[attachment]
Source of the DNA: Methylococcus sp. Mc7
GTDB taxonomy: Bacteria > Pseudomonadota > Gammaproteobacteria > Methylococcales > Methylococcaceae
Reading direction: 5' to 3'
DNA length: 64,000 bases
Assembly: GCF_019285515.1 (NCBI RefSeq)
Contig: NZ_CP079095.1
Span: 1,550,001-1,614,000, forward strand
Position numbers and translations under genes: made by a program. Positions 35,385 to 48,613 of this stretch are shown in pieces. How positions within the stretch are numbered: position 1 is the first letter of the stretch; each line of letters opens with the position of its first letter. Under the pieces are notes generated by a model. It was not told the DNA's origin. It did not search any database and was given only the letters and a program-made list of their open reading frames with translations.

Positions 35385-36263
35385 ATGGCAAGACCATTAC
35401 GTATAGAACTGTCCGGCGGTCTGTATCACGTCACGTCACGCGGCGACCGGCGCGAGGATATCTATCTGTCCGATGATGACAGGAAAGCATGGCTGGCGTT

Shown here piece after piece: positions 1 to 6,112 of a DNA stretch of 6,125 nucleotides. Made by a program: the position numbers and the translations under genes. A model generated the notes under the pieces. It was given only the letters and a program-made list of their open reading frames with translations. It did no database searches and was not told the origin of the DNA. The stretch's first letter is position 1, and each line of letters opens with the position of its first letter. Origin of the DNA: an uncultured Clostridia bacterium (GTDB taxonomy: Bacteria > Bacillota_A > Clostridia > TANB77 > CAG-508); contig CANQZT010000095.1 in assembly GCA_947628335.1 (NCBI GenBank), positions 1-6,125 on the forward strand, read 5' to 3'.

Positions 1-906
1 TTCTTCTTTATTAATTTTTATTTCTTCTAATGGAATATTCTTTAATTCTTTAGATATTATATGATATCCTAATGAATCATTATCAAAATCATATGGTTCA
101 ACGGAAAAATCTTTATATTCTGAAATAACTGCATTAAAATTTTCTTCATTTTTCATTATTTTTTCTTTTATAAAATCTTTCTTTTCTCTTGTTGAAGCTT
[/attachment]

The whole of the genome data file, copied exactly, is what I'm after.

Source of the DNA: Methylococcus sp. Mc7
GTDB taxonomy: Bacteria > Pseudomonadota > Gammaproteobacteria > Methylococcales > Methylococcaceae
Reading direction: 5' to 3'
DNA length: 64,000 bases
Assembly: GCF_019285515.1 (NCBI RefSeq)
Contig: NZ_CP079095.1
Span: 1,550,001-1,614,000, forward strand
Position numbers and translations under genes: made by a program. Positions 35,385 to 48,613 of this stretch are shown in pieces. How positions within the stretch are numbered: position 1 is the first letter of the stretch; each line of letters opens with the position of its first letter. Under the pieces are notes generated by a model. It was not told the DNA's origin. It did not search any database and was given only the letters and a program-made list of their open reading frames with translations.

Positions 35385-36263
35385 ATGGCAAGACCATTAC
35401 GTATAGAACTGTCCGGCGGTCTGTATCACGTCACGTCACGCGGCGACCGGCGCGAGGATATCTATCTGTCCGATGATGACAGGAAAGCATGGCTGGCGTT

Shown here piece after piece: positions 1 to 6,112 of a DNA stretch of 6,125 nucleotides. Made by a program: the position numbers and the translations under genes. A model generated the notes under the pieces. It was given only the letters and a program-made list of their open reading frames with translations. It did no database searches and was not told the origin of the DNA. The stretch's first letter is position 1, and each line of letters opens with the position of its first letter. Origin of the DNA: an uncultured Clostridia bacterium (GTDB taxonomy: Bacteria > Bacillota_A > Clostridia > TANB77 > CAG-508); contig CANQZT010000095.1 in assembly GCA_947628335.1 (NCBI GenBank), positions 1-6,125 on the forward strand, read 5' to 3'.

Positions 1-906
1 TTCTTCTTTATTAATTTTTATTTCTTCTAATGGAATATTCTTTAATTCTTTAGATATTATATGATATCCTAATGAATCATTATCAAAATCATATGGTTCA
101 ACGGAAAAATCTTTATATTCTGAAATAACTGCATTAAAATTTTCTTCATTTTTCATTATTTTTTCTTTTATAAAATCTTTCTTTTCTCTTGTTGAAGCTT